“The First Minister: According to our legal advice, any costs would apply to the UK Government, which might concentrate minds.
Something about Mr Baker's question puzzles me. He said that the Labour Government had avoided coming to a position. It did so by introducing its first consultation paper on the issue in December 2006 and a second consultation paper in 2009, closing the consultation in December 2009 and then handing the thorny problem over to its successor Westminster Government. I think that it would be wrong for convicted prisoners to have the right to vote and the public would be outraged if compensation claims on the matter were made on any Government, whether in Scotland or the UK. However, Richard Baker should face up to the fact that the previous Labour Government's strategy in dealing with the question was to wait until it was out of office”.

• There never was anything to consult over in the first place. The UK being under an obligation to abide by the Convention and Court decisions. Labour came to a position of deciding to ignore the Court decision and any decisions reached by the Committee of Ministers. Labour left if for the next government to sort out.

• How can it be wrong for convicted prisoners to get the vote when the Court has said it is right?

• If the taxpayers are outraged by being lumbered with the bill for damages, they should let the government know who’s fault that is and it is not the prisoners to blame.

• Indeed, Labour must face criticism for its tactic. But so too must the Tories and LibDems who did not raise the issue in opposition. And, certain elements in the media are also to blame for their irresponsible news coverage directed at prisoners when the bad men were those in government.

“Robert Brown (Glasgow) (LD): The First Minister is missing the point. The UK is signed up to the European convention on human rights, so it is under the obligation to follow the protocol that refers to free and fair elections. Is he not aware that the European Court of Human Rights has made a decision on the matter? Is he suggesting that, if Scotland were independent, it would opt out of the European convention on human rights? What is the Scottish Government's position on that?”.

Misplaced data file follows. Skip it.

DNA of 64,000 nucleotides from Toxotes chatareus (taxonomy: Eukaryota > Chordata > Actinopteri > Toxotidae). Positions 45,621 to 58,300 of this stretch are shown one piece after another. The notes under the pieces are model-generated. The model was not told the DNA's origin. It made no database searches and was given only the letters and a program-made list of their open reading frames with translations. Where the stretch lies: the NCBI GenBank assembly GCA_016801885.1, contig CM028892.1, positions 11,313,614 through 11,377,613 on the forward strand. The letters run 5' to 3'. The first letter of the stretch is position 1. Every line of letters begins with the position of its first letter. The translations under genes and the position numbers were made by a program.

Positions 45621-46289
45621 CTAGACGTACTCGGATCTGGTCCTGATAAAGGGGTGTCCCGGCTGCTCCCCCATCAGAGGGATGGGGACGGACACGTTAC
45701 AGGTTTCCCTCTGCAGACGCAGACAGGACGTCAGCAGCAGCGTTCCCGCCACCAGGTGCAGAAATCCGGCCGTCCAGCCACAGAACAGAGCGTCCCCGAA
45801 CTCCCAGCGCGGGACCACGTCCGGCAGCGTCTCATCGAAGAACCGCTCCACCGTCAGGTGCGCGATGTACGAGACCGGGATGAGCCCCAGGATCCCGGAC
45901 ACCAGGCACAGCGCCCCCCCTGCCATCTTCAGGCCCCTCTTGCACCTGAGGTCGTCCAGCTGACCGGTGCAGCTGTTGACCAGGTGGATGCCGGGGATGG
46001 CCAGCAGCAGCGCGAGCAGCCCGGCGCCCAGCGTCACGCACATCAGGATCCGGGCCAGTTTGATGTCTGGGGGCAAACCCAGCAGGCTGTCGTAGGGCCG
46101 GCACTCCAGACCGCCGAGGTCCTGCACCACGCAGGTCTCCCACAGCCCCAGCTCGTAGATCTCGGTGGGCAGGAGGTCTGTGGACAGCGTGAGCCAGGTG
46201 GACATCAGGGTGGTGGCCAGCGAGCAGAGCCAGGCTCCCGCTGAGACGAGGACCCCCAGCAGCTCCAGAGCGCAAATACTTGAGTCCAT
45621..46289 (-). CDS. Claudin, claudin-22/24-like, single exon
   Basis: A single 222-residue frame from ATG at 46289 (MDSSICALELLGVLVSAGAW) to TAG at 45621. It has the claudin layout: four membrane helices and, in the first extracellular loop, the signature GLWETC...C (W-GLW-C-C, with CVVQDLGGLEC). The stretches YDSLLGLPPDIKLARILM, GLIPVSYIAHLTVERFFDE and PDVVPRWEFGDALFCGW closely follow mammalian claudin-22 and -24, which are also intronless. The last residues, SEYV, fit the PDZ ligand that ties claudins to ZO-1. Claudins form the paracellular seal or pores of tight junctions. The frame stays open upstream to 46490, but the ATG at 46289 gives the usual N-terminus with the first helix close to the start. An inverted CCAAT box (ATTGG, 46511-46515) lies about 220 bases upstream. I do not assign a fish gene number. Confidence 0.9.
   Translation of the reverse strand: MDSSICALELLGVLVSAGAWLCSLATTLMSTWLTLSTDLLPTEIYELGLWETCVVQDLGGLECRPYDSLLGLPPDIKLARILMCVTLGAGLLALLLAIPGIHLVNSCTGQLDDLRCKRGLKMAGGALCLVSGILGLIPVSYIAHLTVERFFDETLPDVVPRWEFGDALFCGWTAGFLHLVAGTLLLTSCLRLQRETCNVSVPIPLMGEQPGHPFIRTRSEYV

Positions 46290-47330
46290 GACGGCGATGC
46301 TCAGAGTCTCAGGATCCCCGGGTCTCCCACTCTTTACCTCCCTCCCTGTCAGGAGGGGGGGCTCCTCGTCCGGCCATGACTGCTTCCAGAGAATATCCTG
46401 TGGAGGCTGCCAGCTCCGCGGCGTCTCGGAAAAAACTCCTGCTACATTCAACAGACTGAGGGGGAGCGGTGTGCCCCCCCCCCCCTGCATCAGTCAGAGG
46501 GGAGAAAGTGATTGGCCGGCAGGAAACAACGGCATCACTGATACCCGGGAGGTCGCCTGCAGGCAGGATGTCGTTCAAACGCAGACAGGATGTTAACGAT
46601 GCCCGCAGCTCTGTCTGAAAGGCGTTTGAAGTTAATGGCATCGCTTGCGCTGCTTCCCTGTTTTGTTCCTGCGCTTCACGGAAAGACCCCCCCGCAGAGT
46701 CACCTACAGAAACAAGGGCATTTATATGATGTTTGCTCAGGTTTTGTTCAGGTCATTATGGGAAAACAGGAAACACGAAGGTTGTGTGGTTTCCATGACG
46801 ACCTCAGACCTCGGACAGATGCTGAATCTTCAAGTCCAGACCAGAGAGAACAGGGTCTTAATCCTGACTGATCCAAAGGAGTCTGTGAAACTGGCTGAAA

“The First Minister: A couple of things would improve if Scotland were an independent nation. First, we would have the same protection against compensation claims as any other country has at the moment, instead of theoretically being liable for 10 years of compensation claims—members will remember that in connection with another thorny issue. That would be a distinct improvement if Scotland were independent.
Secondly, I know that the Liberals are understandably keen on the European Court of Human Rights and the European convention on human rights. However, I cannot believe that, back in 1997 when there was blanket signing up to the ECHR, those of us who argued very strongly that human rights should be observed across the European continent thought that one of the key issues would be to give convicted prisoners the right to vote. For most people, that does not seem to be what we would consider to be an important human right”.

• I don’t think that Alex Salmond is missing the point at all, rather he is choosing to ignore it. His answer shows that he is aware that the UK signed up to the ECHR, and he is aware of Article 3 of the First Protocol because during the leadership debates for the Prime Minister he argued unsuccessfully to the BBC that by denying him a platform they were denying the people of Scotland their human rights under this Article and Protocol. Obviously he is aware of the ECtHR decision in Hirst v UK (No2), because it is referred to in the two consultation exercises that he referred to earlier.

• Alex Salmond chose to ignore the question whether he was in favour of Scotland withdrawing from the ECHR.

• It seems a very weak argument for an independent Scotland one being based on not being liable for past compensation claims.

• It is clear that Alex Salmond’s objection to convicted prisoners getting the vote now is that back in 1997 politicians did not contemplate that prisoners would also benefit from the human rights under the ECHR when it was incorporated into the HRA 1998. However, from a Prison Law Inside Out perspective it was certainly contemplated as early as 1989.

• Alex Salmond is clearly making the mistake of moral judgements regarding human rights. However, as Article 1 of the ECHR makes clear that the human rights are for all citizens regardless of their social status. As these are the minimum standards there is no room for the outdated notion of less eligibility. Therefore, all human rights should be important to all people. Given that Alex Salmond is the First Minister he should be leading by good example, and not displaying his ignorance, prejudice and fear.